CVS stores are no longer selling tobacco products and are encouraging users to quit smoking.
The company announced on Sept. 3 that, in addition to removing tobacco products from their shelves, they would be modifying their official name to reflect the change and so will now be known as CVS Health.
Stern freshman Jennifer Barba said that CVS is setting a good example, but questions the effectiveness of the ban because it limits consumers’ choices within CVS.
“I feel like it sends a positive message from CVS, but it isn’t like they don’t sell other things that are bad for your health,” Barba said. “I think it will just cause smokers to stop shopping there. If a smoker needs to buy cigarettes, they may be losing a customer.”
CAS senior Gil Jo said he and other smokers will buy cigarettes at other stores.
“Even though CVS won’t sell cigarettes, people will still find other ways to get them,” Jo said.
Consumers have the option to go elsewhere, including Walgreens and Duane Reade, which are not participating in a company-wide tobacco ban.
CVS customer Joe Lee, 70, said it the new policy will have positive health benefits.
“I think it’s good, because I’m a non-smoker and I think it’s a big health problem,” Lee said. “I would patronize it because of that.”
The company also launched a social media campaign called #OneGoodReason to go along with the policy changes. Smokers are encouraged to share their reasons to quit with the hashtag.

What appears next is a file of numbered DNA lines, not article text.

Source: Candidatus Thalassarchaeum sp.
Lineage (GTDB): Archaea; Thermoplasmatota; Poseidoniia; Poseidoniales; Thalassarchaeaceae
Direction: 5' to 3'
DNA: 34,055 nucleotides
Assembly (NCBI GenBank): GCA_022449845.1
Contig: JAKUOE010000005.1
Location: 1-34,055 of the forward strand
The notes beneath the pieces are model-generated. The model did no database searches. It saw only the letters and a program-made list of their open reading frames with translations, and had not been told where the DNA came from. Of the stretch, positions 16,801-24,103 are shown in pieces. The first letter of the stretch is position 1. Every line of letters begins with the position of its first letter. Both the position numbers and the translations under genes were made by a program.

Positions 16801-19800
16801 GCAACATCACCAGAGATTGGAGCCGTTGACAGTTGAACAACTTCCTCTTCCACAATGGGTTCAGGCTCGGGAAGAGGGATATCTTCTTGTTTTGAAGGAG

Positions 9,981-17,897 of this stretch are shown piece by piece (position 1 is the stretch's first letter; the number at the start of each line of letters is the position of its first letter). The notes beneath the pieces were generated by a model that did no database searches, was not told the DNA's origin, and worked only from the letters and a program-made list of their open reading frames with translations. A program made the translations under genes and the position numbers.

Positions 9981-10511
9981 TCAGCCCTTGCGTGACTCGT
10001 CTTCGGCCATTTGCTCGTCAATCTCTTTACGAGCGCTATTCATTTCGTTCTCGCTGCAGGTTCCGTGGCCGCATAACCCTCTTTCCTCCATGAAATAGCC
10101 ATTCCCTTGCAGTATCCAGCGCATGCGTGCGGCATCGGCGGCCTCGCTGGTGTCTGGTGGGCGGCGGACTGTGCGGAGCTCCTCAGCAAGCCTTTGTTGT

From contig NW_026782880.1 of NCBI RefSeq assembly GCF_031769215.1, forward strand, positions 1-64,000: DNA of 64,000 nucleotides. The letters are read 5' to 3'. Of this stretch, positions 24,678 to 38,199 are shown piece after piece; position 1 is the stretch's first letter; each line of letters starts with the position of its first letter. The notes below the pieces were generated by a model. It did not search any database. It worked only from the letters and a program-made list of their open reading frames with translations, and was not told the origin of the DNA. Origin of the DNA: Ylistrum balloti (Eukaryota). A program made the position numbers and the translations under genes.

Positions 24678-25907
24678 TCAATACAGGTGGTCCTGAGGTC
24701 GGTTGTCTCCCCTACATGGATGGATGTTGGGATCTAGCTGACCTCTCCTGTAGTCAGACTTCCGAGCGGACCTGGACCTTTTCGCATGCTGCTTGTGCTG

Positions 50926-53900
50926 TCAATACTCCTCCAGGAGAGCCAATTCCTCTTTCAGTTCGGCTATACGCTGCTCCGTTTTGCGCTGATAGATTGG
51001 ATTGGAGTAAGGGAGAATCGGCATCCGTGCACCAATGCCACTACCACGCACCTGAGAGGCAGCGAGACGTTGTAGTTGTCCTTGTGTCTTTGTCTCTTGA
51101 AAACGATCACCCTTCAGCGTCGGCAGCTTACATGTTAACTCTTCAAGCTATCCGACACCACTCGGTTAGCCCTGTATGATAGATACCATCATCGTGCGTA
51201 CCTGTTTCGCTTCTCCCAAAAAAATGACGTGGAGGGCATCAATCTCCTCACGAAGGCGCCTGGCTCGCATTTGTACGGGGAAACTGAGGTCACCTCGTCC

In a press release, the executive vice president of CVS Health Helena Foulkes talked about the origin of the social media campaign.
“After our news in February that we were quitting tobacco, we were struck by how many people had stories,” Foulkes said. “We thought it would be very powerful to give people a site or tool where they could share with each other.”
CVS president and CEO Larry Merlo justified the company’s decision to go tobacco-free on moral grounds.
“When we asked ourselves where we expect to be in the future as a healthcare company, it became clear that removing tobacco products from our stores was the right thing to do,” Merlo said in a recorded statement online.
The American Medical Association applauded CVS’s attempts to discourage tobacco use in a February statement after the plan was announced.
“We commend CVS for putting public health ahead of their bottom line and recognizing the need for pharmacies to focus on supporting health and wellness instead of contributing to disease and death caused by tobacco use,” the statement read. “We are hopeful that CVS’s decision to end the sale of tobacco products will spur other pharmacies to follow suit to help improve the nation’s health.”
A version of this appeared in the Tuesday, Sept. 9 print edition. Email Alanna Bayarin at [email protected]